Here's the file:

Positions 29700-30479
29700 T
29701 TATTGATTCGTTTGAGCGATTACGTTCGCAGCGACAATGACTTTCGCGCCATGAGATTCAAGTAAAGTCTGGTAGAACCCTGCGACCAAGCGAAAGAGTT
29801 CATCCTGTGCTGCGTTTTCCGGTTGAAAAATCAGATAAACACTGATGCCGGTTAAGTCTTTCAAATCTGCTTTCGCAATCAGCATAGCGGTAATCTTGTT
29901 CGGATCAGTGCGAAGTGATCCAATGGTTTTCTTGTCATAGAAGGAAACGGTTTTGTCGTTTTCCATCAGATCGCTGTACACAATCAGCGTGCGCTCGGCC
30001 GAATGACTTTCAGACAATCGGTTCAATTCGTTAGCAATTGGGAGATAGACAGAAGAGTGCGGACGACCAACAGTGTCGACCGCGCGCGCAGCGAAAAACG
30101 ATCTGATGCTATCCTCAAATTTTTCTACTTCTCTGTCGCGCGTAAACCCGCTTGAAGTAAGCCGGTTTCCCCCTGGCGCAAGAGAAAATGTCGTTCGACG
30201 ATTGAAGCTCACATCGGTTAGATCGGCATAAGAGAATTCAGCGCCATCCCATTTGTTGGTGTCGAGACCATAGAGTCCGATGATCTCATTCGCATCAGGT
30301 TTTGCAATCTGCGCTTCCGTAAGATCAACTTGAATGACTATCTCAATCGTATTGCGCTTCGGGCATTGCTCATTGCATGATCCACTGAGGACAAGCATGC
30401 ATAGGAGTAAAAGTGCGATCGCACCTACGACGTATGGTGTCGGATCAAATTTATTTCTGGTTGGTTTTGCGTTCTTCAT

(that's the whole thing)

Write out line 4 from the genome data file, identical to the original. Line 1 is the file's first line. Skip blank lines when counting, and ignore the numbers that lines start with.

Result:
29801 CATCCTGTGCTGCGTTTTCCGGTTGAAAAATCAGATAAACACTGATGCCGGTTAAGTCTTTCAAATCTGCTTTCGCAATCAGCATAGCGGTAATCTTGTT